Workers can suffer serious injury or death when servicing or maintaining electrical equipment—from the unexpected startup of the equipment to a release of stored energy.
It’s why OSHA is reminding employers of the dangers of hazardous energy and the need to protect workers from these potentially fatal releases.
Hazardous energy comes from electrical, mechanical, hydraulic, pneumatic, chemical, thermal, or other sources in machines and equipment.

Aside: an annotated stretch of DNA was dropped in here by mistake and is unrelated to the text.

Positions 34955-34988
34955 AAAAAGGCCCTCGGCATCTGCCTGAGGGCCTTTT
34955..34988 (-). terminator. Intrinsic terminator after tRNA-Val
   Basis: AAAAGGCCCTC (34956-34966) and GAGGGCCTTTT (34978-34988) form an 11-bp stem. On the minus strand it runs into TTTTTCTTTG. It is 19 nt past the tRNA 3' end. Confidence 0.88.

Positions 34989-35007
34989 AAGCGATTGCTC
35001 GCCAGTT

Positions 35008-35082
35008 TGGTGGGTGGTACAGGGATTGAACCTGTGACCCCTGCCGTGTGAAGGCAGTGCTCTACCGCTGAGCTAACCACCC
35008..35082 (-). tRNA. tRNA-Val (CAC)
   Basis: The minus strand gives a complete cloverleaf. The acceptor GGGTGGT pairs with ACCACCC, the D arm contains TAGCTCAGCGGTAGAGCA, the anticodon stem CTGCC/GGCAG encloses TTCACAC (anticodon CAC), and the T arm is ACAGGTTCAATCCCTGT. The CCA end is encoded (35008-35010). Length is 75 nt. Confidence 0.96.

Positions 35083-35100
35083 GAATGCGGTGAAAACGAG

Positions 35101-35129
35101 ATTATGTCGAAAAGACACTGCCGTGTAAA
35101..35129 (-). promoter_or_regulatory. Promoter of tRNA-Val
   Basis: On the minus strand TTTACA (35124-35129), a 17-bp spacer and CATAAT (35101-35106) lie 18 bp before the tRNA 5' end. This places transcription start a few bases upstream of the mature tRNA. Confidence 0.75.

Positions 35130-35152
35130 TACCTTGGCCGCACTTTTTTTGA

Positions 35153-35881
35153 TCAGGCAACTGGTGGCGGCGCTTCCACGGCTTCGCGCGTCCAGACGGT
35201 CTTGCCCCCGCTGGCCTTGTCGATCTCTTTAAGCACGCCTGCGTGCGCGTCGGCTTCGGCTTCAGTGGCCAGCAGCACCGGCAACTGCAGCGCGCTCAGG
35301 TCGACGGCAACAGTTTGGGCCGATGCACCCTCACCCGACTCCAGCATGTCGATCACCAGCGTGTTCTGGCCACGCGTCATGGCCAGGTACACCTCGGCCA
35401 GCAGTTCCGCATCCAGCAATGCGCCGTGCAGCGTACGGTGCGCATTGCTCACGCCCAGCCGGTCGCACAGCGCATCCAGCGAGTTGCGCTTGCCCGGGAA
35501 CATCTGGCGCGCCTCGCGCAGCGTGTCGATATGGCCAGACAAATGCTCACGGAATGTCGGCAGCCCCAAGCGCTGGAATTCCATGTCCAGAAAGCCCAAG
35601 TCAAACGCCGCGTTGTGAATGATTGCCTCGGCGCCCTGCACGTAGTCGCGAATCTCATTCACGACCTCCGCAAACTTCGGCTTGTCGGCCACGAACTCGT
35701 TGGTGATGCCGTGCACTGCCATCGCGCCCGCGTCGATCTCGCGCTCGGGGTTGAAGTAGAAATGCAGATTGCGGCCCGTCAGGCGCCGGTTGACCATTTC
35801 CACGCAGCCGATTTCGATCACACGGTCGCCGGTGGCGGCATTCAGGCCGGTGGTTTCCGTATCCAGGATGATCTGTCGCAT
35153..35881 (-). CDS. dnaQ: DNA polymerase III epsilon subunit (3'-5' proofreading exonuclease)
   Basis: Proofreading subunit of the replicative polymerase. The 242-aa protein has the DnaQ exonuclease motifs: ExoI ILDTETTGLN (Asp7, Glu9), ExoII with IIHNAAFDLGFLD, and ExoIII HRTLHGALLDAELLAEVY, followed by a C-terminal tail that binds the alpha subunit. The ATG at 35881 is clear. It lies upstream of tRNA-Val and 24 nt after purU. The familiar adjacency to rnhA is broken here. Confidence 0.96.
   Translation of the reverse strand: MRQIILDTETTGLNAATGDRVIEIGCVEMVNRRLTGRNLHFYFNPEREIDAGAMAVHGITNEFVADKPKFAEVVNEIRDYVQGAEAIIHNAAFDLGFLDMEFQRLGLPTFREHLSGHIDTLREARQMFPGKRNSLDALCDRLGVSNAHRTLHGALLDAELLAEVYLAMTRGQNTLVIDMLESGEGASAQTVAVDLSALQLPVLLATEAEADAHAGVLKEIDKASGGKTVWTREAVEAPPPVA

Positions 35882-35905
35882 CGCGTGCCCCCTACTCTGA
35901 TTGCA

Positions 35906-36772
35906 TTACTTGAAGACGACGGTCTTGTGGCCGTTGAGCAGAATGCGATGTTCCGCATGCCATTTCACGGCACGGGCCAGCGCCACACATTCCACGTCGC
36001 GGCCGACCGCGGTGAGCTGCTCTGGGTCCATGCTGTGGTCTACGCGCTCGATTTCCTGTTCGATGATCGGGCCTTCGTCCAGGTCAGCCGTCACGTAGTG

Injuries from the failure to control hazardous energy during maintenance can include electrocution, burns, lacerations, amputations, and broken bones.
Some examples of hazardous energy include:
A steam valve automatically turns on, burning workers who are repairing a downstream pipe connectionA jammed conveyor suddenly releases, crushing a worker who is trying to clear the jamInternal wiring on factory equipment electrically shorts, shocking a workers who is